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Queerty: How queer was ‘The Full Monty’ really? Let’s discuss.

Between the mid-90s and early 2000s, a sort of highly specific film subgenre took shape. Films like Beautiful Thing (1996) and Kinky Boots (2005) dealt with, to varying degrees, the intersection of queerness with the British working class.

Some entries in this mini cannon were more focused on the LGBTQ+ experience than others. Director Hettie MacDonald’s Beautiful Thing, for instance, told the story of two teenage boys coming out and falling in love against the backdrop of a South London council estate—public housing for low-income individuals.

A much later addition, 2014’s Pride, was based on the true story of gay and lesbian activists who aligned themselves with British miners during their 1984­–1985 strike, a powerful coalition that ultimately built support for LGBTQ+ rights among the country’s working class and Labour Party.  

Other films, like Billy Elliot (2000), touched on queer themes less directly via issues around masculinity and gender expectations in working class communities, while featuring gay supporting characters.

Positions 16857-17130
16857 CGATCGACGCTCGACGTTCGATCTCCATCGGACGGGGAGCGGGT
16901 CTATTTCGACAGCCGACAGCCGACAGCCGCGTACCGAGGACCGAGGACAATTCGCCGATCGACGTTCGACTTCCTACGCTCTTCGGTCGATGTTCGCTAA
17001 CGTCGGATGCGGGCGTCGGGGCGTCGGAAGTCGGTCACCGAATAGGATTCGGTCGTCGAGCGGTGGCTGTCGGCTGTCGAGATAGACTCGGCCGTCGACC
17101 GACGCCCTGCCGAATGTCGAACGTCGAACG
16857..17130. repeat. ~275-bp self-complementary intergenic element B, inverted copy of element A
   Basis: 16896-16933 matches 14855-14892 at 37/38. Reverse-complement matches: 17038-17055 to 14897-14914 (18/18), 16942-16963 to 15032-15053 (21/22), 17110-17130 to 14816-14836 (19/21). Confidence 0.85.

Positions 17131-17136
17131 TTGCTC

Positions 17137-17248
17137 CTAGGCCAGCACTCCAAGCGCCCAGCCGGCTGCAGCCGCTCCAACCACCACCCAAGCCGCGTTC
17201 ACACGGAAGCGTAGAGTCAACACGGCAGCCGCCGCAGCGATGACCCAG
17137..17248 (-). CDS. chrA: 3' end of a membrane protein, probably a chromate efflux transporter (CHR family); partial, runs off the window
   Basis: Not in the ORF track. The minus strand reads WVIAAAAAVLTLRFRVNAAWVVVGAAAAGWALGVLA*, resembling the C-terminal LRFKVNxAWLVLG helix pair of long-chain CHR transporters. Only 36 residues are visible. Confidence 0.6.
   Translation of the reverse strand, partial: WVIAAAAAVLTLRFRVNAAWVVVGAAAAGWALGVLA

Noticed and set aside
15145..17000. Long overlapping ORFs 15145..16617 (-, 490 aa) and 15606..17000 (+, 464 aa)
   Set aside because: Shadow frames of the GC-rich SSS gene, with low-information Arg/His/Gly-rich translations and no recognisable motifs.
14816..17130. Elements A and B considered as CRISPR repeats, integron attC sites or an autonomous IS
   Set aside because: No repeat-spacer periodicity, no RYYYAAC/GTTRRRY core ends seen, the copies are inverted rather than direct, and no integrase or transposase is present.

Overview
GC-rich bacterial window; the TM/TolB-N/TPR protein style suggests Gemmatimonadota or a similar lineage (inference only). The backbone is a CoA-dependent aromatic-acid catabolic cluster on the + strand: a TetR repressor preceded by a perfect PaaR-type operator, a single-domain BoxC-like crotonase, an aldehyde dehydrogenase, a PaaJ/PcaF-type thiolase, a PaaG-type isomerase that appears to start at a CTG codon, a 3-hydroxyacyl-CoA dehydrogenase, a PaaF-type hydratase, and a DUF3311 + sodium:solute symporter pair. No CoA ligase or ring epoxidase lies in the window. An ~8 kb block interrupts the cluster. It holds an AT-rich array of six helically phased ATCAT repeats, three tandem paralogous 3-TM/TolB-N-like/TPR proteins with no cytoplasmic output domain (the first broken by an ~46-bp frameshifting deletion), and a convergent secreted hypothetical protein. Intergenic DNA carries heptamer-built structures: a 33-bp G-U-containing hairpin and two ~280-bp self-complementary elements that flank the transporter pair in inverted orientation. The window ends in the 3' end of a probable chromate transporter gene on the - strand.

The Full Monty (1997) is arguably the least queer of these films, focused primarily on straight cis characters. This week, an eight-episode sequel to the film, set 25 years later and featuring most of the original cast, premieres on Hulu. Ahead of the new series’ premiere on June 14, it seems worth revisiting the original film and reconsidering just how queer it really was.  

The film, directed by Peter Cattaneo and written by Academy Award winning screenwriter Simon Beaufoy, centers on six unemployed men whose lives were upended when a local steel mill that served as the economic lifeblood of their community in the North of England closed down. In an effort to earn some money, they decide to put on a Chippendales-esque all-male strip show, promising to go “the full monty”—i.e. bare it all at the end of their routine.